numbat's review of: RiD Spychanger Side Burn & Daytonus
Background & packaging
Available in 2001, this two-pack came along at the time the Spychangers’ popularity was being cashed in on. This period saw Spychanger versions of major RID characters – Optimus Prime, Ultra Magnus, Scourge, and, of course, the ever popular Autobot Brothers. While Optimus Prime and Ultra Magnus were available individually, the others were all in two-packs. Although X-Brawn came with Scourge (definitely the two most ‘unique’ and ambitious standard sized Spychanger figures), Prowl (with a ‘2’ added) and Side Burn were saddled with new rank-fillers.
Side Burn finds himself packaged alongside Daytonus, a rather nice wee Transformer, very clearly styled on a Le Mans racer… Quite appropriate, if a money-spinner.
As a note, these figures were packaged without any information regarding bios, function, or tech-specs, and I think it inappropriate to transpose the deluxe Side Burns stats.
With the great popularity of the Autobot Brothers, producing pocket money versions was both a sensible business move, and a dangerous fan move. The great complexity of the deluxe versions – arguably three of the greatest Transformer molds doing the rounds – would never be replicated in miniature. X-Brawn achieved a transformation and robot mode that approximated the original, but looked somewhat ridiculous. Designers had certainly been too ambitious. This was not a pitfall that Prowl 2 or Side Burn would be caught in, however…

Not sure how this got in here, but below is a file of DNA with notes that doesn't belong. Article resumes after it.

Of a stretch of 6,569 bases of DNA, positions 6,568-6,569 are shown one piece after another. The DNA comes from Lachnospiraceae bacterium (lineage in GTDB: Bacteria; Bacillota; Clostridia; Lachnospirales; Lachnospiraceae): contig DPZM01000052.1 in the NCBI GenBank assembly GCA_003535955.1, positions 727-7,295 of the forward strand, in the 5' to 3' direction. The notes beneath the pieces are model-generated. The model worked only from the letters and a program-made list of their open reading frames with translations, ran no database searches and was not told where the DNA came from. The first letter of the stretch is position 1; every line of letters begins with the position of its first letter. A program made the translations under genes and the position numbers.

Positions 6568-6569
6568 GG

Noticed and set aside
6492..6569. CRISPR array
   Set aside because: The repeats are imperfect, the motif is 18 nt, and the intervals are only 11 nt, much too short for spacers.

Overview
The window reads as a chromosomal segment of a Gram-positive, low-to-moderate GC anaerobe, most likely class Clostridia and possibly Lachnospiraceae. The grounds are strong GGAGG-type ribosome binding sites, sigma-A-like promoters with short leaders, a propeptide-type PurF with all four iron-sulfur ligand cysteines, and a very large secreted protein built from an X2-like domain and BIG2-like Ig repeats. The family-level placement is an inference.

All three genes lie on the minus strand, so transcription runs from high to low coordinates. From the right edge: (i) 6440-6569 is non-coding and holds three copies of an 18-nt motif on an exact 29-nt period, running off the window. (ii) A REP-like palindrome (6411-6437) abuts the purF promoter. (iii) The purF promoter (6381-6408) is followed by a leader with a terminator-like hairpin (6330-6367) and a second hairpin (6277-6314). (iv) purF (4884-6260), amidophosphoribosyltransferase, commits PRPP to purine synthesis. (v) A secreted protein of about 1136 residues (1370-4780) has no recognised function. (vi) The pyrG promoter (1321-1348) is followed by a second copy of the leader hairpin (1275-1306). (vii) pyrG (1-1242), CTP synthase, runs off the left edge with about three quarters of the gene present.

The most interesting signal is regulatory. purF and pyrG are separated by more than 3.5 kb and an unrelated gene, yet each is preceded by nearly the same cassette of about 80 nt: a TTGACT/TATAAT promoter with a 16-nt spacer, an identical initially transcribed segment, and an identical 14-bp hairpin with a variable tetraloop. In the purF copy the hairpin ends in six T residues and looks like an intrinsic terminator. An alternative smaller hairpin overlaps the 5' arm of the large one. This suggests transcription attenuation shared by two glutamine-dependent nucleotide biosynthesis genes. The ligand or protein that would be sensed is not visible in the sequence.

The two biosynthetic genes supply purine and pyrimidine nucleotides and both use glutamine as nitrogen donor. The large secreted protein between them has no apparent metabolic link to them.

Side Burn’s alternate mode is an excellent tiny version of the deluxe figure, only lacking the souped-up engine. He measures 3” (8cm), bumper to bumper.
The off-blue matches nicely, and even the blue ‘flame’ motif is printed on (alas, with obvious pixels). There’s a fair mix of colours, given he is a Spychanger – with gold picking out his windows and headlights, silver the radiator grill, and red for the taillights. The gold alloy wheels are a nice touch, which really evokes the feel of original character.
The transformation does not at all approximate to the deluxe. Side Burn, unlike X-Brawn and Scourge, has a standard Spychanger transformation, like his brother, Prowl 2.
Although the result looks little like the cartoon robot, it does capture the feel of the character. The blue dominates, with the bonnet motif looking good over his chest. The strange orange is quite out of place, when compared to the original, but looks good, alongside the white. He’s a little short for a Spychanger, though, measuring in at 2 ½” (6.5cm) from head to, erm, exhaust.
Articulation is Spychanger standard as well, with stubby arm syndrome well developed in this case.
The head sculpt is particularly bizarre. It looks little like the deluxe version, and possesses a strange black visor. He is nicely detailed, and a very successful Spychanger, but just isn’t Side Burn.
The gun follows suit in this case. A nicely detailed, classic looking white TF weapon, but not in-keeping with the original Side Burn character.